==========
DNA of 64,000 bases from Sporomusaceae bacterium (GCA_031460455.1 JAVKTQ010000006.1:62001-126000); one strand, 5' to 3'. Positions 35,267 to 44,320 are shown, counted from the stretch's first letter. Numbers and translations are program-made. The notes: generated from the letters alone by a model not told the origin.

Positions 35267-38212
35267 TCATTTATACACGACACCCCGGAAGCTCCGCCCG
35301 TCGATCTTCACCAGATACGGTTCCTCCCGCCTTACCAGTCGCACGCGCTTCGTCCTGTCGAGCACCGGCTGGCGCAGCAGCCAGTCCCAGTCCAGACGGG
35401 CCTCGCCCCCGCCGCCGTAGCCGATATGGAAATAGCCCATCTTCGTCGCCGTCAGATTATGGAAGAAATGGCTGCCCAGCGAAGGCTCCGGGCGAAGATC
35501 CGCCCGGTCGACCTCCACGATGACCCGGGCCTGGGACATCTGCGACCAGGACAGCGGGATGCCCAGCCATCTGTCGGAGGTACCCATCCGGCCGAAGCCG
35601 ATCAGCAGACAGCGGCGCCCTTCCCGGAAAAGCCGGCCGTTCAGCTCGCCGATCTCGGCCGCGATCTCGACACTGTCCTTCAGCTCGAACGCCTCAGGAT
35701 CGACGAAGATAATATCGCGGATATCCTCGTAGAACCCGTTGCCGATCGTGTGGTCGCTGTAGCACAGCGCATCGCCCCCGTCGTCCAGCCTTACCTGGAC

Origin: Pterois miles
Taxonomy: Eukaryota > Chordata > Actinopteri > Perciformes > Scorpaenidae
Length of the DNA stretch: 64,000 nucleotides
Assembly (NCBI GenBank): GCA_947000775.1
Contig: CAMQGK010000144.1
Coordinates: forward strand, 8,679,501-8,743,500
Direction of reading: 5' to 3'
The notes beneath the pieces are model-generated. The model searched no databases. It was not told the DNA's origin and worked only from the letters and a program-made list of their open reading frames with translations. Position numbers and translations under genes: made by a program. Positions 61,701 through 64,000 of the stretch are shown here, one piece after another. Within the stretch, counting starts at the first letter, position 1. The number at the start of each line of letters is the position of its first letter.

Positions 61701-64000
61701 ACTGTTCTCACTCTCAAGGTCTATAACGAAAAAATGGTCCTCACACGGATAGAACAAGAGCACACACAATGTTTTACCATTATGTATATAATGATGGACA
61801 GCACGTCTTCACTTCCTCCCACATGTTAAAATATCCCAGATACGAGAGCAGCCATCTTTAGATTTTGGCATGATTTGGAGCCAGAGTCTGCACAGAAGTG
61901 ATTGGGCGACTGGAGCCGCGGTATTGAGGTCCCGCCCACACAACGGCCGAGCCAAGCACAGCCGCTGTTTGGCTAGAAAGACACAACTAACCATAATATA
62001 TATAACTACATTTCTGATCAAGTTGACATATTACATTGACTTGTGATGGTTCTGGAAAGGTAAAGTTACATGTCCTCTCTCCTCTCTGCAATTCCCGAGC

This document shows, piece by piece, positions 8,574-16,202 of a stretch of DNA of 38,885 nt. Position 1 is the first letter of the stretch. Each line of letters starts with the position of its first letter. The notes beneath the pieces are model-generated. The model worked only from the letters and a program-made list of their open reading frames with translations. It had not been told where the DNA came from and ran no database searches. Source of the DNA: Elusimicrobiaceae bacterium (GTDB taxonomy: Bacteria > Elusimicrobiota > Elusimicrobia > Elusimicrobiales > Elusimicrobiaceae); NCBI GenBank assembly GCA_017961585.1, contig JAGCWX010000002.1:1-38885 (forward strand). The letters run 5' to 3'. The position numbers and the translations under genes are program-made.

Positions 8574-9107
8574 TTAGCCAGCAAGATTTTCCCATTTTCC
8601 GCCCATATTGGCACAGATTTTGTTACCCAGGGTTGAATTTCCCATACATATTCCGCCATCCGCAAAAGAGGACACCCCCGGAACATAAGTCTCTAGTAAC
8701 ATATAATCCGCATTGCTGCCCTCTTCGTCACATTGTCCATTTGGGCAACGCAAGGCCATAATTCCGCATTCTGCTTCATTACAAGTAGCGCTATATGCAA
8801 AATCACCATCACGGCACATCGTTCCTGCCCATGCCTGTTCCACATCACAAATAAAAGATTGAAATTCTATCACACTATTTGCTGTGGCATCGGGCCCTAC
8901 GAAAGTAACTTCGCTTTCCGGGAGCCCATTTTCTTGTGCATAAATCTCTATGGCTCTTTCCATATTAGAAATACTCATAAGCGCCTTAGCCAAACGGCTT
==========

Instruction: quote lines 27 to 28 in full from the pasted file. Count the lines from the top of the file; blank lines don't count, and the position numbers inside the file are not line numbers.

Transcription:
8801 AATCACCATCACGGCACATCGTTCCTGCCCATGCCTGTTCCACATCACAAATAAAAGATTGAAATTCTATCACACTATTTGCTGTGGCATCGGGCCCTAC
8901 GAAAGTAACTTCGCTTTCCGGGAGCCCATTTTCTTGTGCATAAATCTCTATGGCTCTTTCCATATTAGAAATACTCATAAGCGCCTTAGCCAAACGGCTT